My son is 15, and he started breaking out when he was 12. He wants to know when this is going to end. What do I tell him?
No one knows exactly how long acne will last for each person. Many people find that their acne improves as they become older and that it has almost disappeared by the time they enter their twenties. Others have acne well into their adult years.
The good news is that acne can be treated — and breakouts can sometimes be prevented. Prevention involves taking good care of the skin. Your son should wash his face twice a day (and after building up a sweat) with a mild soap and lukewarm water. Make sure he washes it gently; teens sometimes scrub too hard in an attempt to get rid of acne. This can irritate the skin and actually make acne worse.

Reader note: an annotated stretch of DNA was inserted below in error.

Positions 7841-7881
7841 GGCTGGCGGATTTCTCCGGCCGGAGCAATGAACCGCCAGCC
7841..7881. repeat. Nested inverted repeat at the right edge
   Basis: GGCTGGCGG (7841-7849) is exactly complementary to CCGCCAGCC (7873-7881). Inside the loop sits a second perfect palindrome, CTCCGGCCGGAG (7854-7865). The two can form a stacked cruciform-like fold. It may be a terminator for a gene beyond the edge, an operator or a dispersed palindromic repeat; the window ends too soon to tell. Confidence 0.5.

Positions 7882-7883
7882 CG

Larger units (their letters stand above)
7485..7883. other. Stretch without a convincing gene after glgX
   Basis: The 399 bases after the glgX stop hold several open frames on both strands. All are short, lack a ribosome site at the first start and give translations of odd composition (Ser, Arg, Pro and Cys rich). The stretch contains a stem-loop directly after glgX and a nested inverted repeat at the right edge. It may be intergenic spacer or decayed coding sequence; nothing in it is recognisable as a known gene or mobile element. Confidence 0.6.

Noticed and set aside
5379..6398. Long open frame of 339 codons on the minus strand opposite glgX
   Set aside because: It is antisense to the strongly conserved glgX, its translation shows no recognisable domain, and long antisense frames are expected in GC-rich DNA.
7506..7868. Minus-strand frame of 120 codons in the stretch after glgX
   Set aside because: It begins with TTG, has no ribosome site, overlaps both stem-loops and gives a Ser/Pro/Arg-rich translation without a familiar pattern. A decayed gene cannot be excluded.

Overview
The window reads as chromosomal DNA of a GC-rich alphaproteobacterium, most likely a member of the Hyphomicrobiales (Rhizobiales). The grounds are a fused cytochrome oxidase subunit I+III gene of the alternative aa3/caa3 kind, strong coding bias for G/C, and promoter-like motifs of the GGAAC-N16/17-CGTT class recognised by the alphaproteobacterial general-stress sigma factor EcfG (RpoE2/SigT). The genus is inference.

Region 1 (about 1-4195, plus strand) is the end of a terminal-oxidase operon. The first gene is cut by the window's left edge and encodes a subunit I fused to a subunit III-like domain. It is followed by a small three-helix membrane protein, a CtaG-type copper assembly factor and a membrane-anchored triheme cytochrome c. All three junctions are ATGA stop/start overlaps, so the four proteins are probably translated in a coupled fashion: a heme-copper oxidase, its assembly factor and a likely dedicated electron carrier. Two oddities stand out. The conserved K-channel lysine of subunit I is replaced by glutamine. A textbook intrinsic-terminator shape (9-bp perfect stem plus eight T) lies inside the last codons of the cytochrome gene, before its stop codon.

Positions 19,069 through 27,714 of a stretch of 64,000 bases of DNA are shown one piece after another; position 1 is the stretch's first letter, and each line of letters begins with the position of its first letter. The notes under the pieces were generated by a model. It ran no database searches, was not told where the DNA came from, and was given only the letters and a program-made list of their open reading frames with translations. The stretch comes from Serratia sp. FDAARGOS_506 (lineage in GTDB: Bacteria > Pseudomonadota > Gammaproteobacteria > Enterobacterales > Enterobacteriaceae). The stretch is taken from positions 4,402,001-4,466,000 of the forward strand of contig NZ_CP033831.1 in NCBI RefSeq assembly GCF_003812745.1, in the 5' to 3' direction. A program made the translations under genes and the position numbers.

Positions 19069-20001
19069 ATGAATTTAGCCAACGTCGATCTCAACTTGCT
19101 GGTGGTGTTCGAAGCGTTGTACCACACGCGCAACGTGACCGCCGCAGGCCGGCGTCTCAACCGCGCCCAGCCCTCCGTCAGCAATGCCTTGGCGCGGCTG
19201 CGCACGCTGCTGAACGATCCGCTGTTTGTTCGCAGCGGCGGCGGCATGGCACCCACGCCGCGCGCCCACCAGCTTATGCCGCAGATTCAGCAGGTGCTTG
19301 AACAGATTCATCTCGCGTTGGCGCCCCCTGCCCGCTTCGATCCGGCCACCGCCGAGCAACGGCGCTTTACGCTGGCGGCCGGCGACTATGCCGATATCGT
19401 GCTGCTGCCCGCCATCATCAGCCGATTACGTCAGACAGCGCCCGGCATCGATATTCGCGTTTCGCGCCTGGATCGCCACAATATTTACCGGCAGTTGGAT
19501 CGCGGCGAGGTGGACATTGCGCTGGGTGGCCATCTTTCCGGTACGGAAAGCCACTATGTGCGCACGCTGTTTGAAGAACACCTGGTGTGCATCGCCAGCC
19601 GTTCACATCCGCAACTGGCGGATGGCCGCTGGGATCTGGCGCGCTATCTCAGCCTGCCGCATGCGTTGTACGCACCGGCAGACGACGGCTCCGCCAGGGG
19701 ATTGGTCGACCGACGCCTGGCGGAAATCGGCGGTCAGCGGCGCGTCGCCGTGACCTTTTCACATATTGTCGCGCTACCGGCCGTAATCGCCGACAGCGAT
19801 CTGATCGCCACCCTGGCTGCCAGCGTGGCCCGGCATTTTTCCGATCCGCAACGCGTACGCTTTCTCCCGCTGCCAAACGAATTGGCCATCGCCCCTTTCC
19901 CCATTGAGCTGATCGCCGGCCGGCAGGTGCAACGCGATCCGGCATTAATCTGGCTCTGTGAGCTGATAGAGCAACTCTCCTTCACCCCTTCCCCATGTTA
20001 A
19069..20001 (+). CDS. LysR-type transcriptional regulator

If good hygiene isn’t helping with breakouts, have your son try an over-the-counter acne medication. Be sure he follows the directions carefully. If his acne still doesn’t improve, he may need some extra help from the family doctor or a dermatologist. A doctor can find the best treatment for him and also give lots of useful tips on dealing with acne.
Reviewed by: Larissa Hirsch, MD
Date reviewed: April 2009
Have a question? Email us.
We regret that we can't reply to any email inquiry. Although we can't reply personally, you may see your question posted to this page in the future. If you're looking for medical advice, a diagnosis, or treatment, consult your doctor or other qualified medical professional. If this is an emergency, contact emergency services in your area.
Note: All information is for educational purposes only. For specific medical advice, diagnoses, and treatment, consult your doctor.
© 1995-2015 The Nemours Foundation/KidsHealth. All rights reserved.